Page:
Be the conduit.

 

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Creativity.

Creativity.

I was reading something about that this morning. In The New York Times. It was a piece about “The Artist’s Way.” A book which is 25 years old. A book that all of us who claim to be creative, want to be creative or, who are creative, should read.

I’ve only read a chapter or two. I borrowed it from a friend who needed it back well before I was done. It’s full of philosophy and exercises and thoughts that will help. You not be doing anything creative yet, but want to. You may be a working creative and are stuck. You may want to change genres. There is something for all of us.

Oddly, since I didn’t read much of the book but have a very good idea of what the author says, I found that say about the same things.

Things like.

Photography block? Go outside and photograph the first things that you see. In a new city? Photograph “what is it like to be…” Need inspiration? Talk to your friends and colleagues. They don’t have to be photographers. Need to fill your head with creativity? Head to your nearest museum or art gallery.  Practice, practice, practice.

And, so on.

One thing caught my attention 25 years ago. Neil Young says it. Bob Dylan says it. Van Gogh said it. “Let the higher power speak through your work.” Whoever and whatever that is. That’s a version of my, “the work is the prayer.”

It took me many years to learn this. From all sorts of sources.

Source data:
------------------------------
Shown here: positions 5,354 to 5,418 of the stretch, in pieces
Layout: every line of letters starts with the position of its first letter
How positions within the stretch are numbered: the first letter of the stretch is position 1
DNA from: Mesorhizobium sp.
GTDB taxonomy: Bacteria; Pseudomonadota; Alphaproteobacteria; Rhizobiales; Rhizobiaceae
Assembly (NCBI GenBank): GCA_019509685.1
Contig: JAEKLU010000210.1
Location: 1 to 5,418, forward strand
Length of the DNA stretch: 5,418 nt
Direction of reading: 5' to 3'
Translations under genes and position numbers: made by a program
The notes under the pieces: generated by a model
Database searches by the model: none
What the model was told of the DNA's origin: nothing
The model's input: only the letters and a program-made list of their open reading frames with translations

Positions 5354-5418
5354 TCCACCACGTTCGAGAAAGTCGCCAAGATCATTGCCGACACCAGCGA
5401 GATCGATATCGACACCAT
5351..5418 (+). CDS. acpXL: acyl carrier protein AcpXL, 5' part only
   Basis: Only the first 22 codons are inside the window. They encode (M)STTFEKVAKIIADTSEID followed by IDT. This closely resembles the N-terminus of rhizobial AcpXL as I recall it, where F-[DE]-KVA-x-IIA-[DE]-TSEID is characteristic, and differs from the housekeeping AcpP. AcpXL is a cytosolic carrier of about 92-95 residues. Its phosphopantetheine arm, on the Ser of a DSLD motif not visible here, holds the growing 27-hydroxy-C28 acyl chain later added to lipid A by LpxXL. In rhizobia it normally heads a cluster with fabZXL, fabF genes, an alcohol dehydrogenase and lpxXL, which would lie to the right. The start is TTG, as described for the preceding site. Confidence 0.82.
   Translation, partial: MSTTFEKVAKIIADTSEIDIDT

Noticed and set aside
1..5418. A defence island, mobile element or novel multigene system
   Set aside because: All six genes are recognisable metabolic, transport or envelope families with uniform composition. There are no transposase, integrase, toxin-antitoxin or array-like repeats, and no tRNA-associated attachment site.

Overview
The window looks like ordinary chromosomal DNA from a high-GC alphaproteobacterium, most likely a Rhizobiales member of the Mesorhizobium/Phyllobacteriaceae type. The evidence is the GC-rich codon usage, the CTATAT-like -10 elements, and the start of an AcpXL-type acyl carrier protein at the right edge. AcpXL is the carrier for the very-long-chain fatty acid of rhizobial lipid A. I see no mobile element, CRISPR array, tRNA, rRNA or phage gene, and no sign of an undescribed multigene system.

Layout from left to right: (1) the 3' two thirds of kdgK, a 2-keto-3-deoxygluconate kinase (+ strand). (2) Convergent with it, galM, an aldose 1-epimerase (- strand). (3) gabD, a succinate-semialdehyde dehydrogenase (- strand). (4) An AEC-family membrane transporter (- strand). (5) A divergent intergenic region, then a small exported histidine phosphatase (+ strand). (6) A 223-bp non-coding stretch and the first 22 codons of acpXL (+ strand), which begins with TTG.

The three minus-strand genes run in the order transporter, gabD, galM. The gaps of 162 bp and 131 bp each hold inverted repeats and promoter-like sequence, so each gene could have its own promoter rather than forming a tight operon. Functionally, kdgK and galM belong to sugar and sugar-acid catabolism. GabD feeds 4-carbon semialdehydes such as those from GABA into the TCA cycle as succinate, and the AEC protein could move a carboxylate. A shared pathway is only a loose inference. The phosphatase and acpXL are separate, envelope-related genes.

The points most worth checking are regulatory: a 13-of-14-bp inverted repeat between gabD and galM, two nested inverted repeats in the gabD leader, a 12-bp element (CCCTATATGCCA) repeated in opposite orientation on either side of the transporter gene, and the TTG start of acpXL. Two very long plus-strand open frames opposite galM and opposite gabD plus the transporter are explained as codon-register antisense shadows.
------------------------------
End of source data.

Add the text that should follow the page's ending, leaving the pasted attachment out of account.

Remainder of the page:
There is one more thing. You can’t hurry it. You can’t hurry the process. You can’t hurry the technology. You can’t hurry your own learning.

As a friend if mine once said early in my learning, “the river flows in its own time.”


In between light and dark.

In between.

At the edges. Where the good stuff lurks. Where our imaginations create stuff. Where our dreams arise. Where nightmares come into being.

That’s why I like making pictures like this one. At night. Or, dusk. Things are lurking in the darkness. In the shadows. You can see some of it, but not all. You have to guess. Use your senses. Interpret. What you see is not what someone else sees. What they see may not be there at all.

Pictures like this one are scary. Or, not. They are moody. Or, not. They might even be artistic. Or, not.

Most of the time, their beauty is in the eye of the beholder.

All of this is why I look at paintings rather than photographs for inspiration. It’s why I read rather than look at pictures if I am traveling to a place. I’d like my imagination to kick in, rather than look at what’s already been done. I think that I can get closer to the edge that way. As musician Neil Young once said, “whenever I find myself in the middle of the road, I head straight to the gutter where things are more interesting .”

Me too. Not all of the time. But a lot of it.